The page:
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High school is complicated enough, so when it comes time to navigate the world of entrance exams and college tests, it’s only natural for some students to get mixed up. Do I need to take the SAT? Or does my school look at other tests? Is the PSAT necessary? Why am I even going to college if it’s this confusing?

Step 1: Take a deep breath.

Step 2: Remind yourself, ‘it’s going to be fine,’ and realize that you are not alone.

Don’t take my word for it; school psychologist Courtney Meiers puts it best.

“A lot of times it does become overwhelming when they say ‘take the PSAT to prepare for the SAT’ and ‘do this,’” she said. “At their age especially, they get overwhelmed, and then they kind of start to let go of a few strings here and there, and then they eventually give up.

“They say ‘this is too difficult for me to even conceptualize what test to take for what school, and I’m just going to go to community college and figure it out.’”

So where do you start in picking apart the process of procuring a path to college? According to Meiers, it can be as simple as understanding which tests will open which doors. That’s’ where the SAT comes in for some students. It can be confusing at times, Meiers confessed, but when students get past that hurdle of understanding which tests to take, it gets much easier.

“The ones who are going to get in anyways are the ones who are understanding the scores, it’s the ones who are in the middle ground that are like, ‘ugh, do I go to community college, or do I even want to go to college?’” she said. “It’s hard to get them to understand that one test is for one school, and this test is for another school.”

Quincey is one of those students that saw different entrance exams as opening up her potential college choices. After taking other tests, and considering which schools she was interested in, Quincey turned to the SAT, and was surprised by what she found.

“I just assumed it would be the same,” she said. “Recently, the SAT just changed their stuff to be more similar, but it’s still not the same. There’s no science section, there are two math sections. It’s helpful to know how the scale is different. The writing sections are very different too.”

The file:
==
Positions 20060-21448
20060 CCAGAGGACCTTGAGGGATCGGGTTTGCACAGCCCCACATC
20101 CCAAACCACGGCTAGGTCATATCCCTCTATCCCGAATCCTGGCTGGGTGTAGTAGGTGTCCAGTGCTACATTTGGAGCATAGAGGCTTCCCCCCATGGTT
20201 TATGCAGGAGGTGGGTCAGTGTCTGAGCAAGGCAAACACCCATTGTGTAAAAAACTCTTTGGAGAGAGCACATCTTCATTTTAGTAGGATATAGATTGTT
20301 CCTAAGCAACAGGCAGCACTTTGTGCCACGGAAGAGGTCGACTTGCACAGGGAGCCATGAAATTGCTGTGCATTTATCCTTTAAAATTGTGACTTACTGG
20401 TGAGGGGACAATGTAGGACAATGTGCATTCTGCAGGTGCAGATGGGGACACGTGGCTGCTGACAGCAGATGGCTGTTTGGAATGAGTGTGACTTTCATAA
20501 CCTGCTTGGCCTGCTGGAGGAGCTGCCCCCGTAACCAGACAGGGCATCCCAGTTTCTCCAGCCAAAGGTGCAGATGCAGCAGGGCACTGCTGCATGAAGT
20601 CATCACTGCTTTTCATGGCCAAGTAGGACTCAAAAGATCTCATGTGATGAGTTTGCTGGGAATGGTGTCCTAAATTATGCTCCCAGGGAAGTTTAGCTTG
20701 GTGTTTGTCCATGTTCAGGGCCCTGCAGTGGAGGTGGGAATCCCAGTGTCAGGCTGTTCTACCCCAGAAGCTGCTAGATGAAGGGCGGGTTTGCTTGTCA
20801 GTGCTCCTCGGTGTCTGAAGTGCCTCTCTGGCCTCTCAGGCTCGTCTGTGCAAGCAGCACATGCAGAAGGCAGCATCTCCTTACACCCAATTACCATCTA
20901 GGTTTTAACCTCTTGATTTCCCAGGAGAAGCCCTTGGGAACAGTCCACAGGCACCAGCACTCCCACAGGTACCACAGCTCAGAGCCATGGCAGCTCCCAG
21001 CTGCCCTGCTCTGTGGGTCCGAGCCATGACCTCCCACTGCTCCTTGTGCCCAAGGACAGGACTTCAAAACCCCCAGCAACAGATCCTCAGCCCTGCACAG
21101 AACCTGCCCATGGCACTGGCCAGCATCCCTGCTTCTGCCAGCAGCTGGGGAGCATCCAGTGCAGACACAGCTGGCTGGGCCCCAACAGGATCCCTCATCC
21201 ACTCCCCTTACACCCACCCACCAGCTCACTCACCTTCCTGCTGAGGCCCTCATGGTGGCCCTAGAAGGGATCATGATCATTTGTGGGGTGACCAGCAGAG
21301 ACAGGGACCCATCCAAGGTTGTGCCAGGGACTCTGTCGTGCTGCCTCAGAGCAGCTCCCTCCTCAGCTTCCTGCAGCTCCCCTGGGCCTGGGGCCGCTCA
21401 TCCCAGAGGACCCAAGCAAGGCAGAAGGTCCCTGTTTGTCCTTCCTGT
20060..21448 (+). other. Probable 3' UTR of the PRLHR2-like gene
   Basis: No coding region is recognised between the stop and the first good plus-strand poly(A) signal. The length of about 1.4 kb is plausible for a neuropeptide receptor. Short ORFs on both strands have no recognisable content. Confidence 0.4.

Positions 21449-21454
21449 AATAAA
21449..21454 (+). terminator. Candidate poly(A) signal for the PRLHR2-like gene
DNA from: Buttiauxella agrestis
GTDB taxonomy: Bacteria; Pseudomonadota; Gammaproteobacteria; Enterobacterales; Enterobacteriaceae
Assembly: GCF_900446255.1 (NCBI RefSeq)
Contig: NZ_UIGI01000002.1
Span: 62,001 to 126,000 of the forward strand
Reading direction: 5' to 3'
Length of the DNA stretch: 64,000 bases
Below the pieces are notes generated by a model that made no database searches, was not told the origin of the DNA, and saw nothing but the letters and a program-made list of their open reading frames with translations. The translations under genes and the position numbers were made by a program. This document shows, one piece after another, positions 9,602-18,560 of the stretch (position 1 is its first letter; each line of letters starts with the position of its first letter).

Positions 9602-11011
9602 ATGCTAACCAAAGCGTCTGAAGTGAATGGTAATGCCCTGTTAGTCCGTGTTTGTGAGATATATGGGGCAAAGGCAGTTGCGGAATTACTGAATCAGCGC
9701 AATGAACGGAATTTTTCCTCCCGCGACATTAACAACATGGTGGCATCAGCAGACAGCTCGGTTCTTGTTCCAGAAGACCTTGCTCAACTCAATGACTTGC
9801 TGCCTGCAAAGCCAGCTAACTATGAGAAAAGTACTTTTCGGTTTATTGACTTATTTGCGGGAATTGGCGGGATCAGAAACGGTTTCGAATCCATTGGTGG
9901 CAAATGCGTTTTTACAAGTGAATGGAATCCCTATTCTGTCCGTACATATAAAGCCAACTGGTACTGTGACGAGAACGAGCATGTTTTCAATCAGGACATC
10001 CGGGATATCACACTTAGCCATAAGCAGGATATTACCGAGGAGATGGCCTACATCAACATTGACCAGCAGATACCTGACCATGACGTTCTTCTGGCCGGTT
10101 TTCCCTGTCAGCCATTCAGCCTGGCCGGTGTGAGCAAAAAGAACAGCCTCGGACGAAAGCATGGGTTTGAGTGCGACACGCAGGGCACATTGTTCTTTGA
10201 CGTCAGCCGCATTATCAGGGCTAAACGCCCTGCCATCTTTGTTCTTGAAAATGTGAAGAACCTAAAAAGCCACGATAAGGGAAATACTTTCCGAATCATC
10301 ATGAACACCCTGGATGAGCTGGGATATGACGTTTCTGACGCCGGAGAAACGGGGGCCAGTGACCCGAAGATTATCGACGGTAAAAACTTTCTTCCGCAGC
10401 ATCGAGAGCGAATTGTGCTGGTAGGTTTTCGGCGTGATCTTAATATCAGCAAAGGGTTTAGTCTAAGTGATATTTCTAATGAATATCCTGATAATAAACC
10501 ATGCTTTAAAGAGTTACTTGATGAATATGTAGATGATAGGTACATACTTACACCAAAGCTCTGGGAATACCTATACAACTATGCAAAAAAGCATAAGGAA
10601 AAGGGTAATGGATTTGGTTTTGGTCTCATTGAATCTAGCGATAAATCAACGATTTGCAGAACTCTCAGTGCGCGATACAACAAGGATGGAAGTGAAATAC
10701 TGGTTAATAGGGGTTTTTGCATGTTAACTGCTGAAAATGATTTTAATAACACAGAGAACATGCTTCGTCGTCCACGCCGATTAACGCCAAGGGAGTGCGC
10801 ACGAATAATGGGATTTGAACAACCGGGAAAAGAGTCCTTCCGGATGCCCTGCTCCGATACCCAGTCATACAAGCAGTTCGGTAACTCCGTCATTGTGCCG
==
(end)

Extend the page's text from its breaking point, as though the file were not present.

Understanding those differences would help her a lot if Quincey decided to take the test again, she said, and is something she is considering with her college choice coming soon. Quincey is a junior in North Platte, NE, and although not everyone at her school takes the SAT, it’s something she knew she wanted to do.


“More opportunities,” Quincey said. “I wanted to see if I’d do better, and I’ve been looking more at schools on the east and west coasts.”

For students like Quincy, Meiers said exploring all options for college entrance exams can be key in giving students confidence in their college choice.

“What I do is tell them that it’s a number, that allows you to be looked at as a number.”

What she means, is that each test is a way for colleges to assign a value to a student, and that value is what is key to getting your name on the list of students considered. If your number isn’t called, you’ll never have a chance to show them why you deserve a spot on campus.

To get that number ‘called,’ Meiers said students have to take ownership of their potential to post a solid score.

“If you want your number to be looked at, you have to put effort into getting that number to be high,” Meiers said. “Colleges aren’t going to look at who you are as a person, they’re going to look at your numbers, including your grades as well.”

That’s what was on Quincey’s mind when she decided to take the SAT. She had done other tests, knew the results and found out how hard it could be to move your score up. And both Quincey and Meiers agreed that taking different tests can help students understand their strengths, and how to use them to get a college’s attention.

In the highly competitive world of college admissions and scholarships, you’d be selling yourself short if you didn’t explore all options. Especially the SAT.